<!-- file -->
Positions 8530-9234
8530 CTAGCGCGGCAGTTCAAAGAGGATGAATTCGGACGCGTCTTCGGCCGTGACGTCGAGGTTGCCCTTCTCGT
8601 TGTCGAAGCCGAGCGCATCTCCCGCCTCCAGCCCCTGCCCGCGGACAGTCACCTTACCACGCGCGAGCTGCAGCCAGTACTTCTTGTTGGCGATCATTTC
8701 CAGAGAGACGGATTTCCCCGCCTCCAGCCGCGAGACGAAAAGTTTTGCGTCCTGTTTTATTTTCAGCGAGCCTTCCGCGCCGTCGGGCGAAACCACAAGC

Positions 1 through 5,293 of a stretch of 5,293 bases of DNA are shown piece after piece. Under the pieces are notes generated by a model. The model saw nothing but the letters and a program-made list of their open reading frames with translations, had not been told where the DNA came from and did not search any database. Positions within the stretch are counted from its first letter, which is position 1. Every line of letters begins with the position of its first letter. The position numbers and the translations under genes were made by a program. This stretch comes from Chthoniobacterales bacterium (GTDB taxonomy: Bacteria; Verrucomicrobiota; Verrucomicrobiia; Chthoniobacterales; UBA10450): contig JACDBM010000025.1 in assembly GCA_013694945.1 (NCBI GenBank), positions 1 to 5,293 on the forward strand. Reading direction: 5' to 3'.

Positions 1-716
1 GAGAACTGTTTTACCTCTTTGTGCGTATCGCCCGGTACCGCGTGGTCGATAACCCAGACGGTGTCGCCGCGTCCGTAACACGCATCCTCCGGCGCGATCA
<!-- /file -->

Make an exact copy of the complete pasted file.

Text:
Positions 8530-9234
8530 CTAGCGCGGCAGTTCAAAGAGGATGAATTCGGACGCGTCTTCGGCCGTGACGTCGAGGTTGCCCTTCTCGT
8601 TGTCGAAGCCGAGCGCATCTCCCGCCTCCAGCCCCTGCCCGCGGACAGTCACCTTACCACGCGCGAGCTGCAGCCAGTACTTCTTGTTGGCGATCATTTC
8701 CAGAGAGACGGATTTCCCCGCCTCCAGCCGCGAGACGAAAAGTTTTGCGTCCTGTTTTATTTTCAGCGAGCCTTCCGCGCCGTCGGGCGAAACCACAAGC

Positions 1 through 5,293 of a stretch of 5,293 bases of DNA are shown piece after piece. Under the pieces are notes generated by a model. The model saw nothing but the letters and a program-made list of their open reading frames with translations, had not been told where the DNA came from and did not search any database. Positions within the stretch are counted from its first letter, which is position 1. Every line of letters begins with the position of its first letter. The position numbers and the translations under genes were made by a program. This stretch comes from Chthoniobacterales bacterium (GTDB taxonomy: Bacteria; Verrucomicrobiota; Verrucomicrobiia; Chthoniobacterales; UBA10450): contig JACDBM010000025.1 in assembly GCA_013694945.1 (NCBI GenBank), positions 1 to 5,293 on the forward strand. Reading direction: 5' to 3'.

Positions 1-716
1 GAGAACTGTTTTACCTCTTTGTGCGTATCGCCCGGTACCGCGTGGTCGATAACCCAGACGGTGTCGCCGCGTCCGTAACACGCATCCTCCGGCGCGATCA